The Rundown: Another episode of Headless Horseman goodness, this time focusing on the connection between Ichabod and the deadly rider. It is purely expositional, but it’s some exposition that sheds light on why Ichabod experienced all the major events that he did, bringing in more secret societies, and tying back to the battle between the two witch covens.
Perhaps this show has finally hit its stride, two episodes about two different horsemen right after each other, it’s a nice change. This time, it’s right back to our headless friend, as Katrina has found out that he is set to return to Sleepy Hollow by nightfall. The catch is that since Ichabod and the Headless Horseman have tied their bloodlines together, destroying one will destroy the other. Katrina begs Abbie Mills to find the one who can separate the two, the Sin Eater.
In addition to the welcome return of Jenny Mills, this episode also features an awesome guest appearance by John Noble as the sin eater himself. We also get some insight into Ichabod’s past and his defection from the British army to the Colonists. This offers some great insight into his motivations, and gives some context for how long the war he finds himself in has been fought.
The weakest part of this episode is Abbie Mills, and I am curious how this show will hold up over time when one of its leads is simply so bland. She delivers her emotional revelations, and all revelations for that matter, in a near monotone, with almost no inflection. Her performance is unconvincing, and her character motivations never seem more complex than the words “hero complex,” or “hard-nosed cop.” Ichabod has some charisma on screen, and the fact that his whole concept is very outlandish helps give his character more interest. Whereas the adversity she faced in her past has shaped and made Jenny grow, all it gave Abbie was some minor guilt — which she seems to get over as soon as she starts hanging out with her angsty younger sister.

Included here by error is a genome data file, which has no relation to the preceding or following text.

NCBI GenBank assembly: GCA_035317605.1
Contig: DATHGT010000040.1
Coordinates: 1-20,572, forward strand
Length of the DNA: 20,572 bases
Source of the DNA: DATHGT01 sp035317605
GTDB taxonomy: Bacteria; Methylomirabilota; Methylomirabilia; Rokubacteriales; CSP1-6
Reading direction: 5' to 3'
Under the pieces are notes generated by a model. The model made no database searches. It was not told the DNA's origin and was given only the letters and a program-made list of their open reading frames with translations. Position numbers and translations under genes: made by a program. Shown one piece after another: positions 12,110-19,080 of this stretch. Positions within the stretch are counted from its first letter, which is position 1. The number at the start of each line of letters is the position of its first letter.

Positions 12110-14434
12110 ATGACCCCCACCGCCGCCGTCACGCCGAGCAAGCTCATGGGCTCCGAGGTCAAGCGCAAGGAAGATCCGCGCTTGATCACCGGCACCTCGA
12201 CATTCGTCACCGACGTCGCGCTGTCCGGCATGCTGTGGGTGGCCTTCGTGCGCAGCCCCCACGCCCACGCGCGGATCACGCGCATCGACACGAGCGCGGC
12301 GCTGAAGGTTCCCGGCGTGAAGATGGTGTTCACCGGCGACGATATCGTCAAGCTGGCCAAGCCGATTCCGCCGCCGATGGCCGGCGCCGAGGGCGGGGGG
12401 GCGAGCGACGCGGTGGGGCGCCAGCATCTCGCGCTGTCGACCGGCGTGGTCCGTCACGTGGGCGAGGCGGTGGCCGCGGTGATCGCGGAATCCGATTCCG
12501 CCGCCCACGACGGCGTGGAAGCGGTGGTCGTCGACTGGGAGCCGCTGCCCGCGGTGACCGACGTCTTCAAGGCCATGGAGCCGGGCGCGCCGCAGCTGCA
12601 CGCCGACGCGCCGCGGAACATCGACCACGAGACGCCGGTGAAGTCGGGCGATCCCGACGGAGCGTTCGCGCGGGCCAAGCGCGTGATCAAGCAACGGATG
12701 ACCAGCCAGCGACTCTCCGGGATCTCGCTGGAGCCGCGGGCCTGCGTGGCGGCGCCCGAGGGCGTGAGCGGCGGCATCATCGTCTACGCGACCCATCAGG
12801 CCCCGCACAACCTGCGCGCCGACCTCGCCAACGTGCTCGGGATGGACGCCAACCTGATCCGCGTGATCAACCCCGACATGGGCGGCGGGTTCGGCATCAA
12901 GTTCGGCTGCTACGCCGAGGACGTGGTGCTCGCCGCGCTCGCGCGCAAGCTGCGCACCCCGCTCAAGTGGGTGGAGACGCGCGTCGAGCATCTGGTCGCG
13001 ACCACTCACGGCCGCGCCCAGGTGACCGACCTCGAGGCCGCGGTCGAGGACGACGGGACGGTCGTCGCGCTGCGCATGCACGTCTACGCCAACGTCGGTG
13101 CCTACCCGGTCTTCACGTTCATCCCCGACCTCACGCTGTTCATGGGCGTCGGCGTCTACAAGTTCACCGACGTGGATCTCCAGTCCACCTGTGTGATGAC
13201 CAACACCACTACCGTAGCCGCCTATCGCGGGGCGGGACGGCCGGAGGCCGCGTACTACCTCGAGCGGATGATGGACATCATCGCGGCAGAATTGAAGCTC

I love Ichabod’s backstory, as it shows that he wasn’t just dealing with historical threats back in colonial times, but demonic ones as well. It shows that he was always a part of the war, and gives the show the “predestined hero with an inescapable fate” thing that the writers seem to be aiming for with the “Witnesses from Revelations” angle. While the show is, in essence, a MotW experience, I think it will live or die with how well it incorporates each week’s plot into the overarching storyline it has set up for itself. The more it deviates, the less interest it holds.
The climax of the episode is especially powerful, and really cements Ichabod’s place as a good guy. He stood up for democracy, he’s adjusting to a new time, and hey, throw in some self-sacrifice and you have Superman without the powers. They also throw in some vague hints at future dangers, and a teaser that has me hooked. For two episodes in a row now, Sleepy Hollow has kept me excited; I’m interested to see if they can keep it up.